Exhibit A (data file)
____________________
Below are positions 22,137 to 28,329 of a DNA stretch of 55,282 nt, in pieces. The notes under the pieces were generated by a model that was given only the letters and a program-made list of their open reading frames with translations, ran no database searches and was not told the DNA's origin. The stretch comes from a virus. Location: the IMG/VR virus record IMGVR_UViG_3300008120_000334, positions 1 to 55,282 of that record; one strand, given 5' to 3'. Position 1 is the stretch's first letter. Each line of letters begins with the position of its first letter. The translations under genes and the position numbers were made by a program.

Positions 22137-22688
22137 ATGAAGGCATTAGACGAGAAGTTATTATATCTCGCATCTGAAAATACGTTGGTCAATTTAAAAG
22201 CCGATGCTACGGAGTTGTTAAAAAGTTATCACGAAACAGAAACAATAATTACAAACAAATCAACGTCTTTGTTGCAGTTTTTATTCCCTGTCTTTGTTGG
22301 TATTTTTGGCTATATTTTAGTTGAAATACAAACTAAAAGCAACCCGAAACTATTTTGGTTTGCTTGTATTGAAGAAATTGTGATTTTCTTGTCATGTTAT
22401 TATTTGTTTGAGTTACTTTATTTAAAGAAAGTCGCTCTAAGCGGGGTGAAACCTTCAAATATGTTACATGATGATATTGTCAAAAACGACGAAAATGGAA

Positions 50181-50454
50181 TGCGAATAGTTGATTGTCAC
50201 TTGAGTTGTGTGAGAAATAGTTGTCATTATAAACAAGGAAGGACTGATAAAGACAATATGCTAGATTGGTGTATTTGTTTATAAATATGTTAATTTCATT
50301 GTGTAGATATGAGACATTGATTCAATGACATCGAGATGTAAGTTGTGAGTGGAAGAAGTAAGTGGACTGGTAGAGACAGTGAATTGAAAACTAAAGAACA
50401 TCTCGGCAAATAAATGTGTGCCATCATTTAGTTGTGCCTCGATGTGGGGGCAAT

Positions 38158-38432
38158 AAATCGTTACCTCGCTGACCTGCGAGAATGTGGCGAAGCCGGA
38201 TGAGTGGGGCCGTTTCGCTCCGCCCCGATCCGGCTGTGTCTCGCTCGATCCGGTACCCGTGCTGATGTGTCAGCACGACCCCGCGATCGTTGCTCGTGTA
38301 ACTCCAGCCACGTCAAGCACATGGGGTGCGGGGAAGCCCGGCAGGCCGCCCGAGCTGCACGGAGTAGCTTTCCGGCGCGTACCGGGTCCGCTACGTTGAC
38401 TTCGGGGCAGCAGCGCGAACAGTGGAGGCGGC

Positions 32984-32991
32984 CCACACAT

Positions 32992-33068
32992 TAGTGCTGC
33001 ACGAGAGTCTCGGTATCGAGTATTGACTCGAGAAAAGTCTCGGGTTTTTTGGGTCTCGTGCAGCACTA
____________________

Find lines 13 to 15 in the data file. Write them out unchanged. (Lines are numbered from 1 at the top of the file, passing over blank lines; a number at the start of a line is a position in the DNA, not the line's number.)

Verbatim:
38158 AAATCGTTACCTCGCTGACCTGCGAGAATGTGGCGAAGCCGGA
38201 TGAGTGGGGCCGTTTCGCTCCGCCCCGATCCGGCTGTGTCTCGCTCGATCCGGTACCCGTGCTGATGTGTCAGCACGACCCCGCGATCGTTGCTCGTGTA
38301 ACTCCAGCCACGTCAAGCACATGGGGTGCGGGGAAGCCCGGCAGGCCGCCCGAGCTGCACGGAGTAGCTTTCCGGCGCGTACCGGGTCCGCTACGTTGAC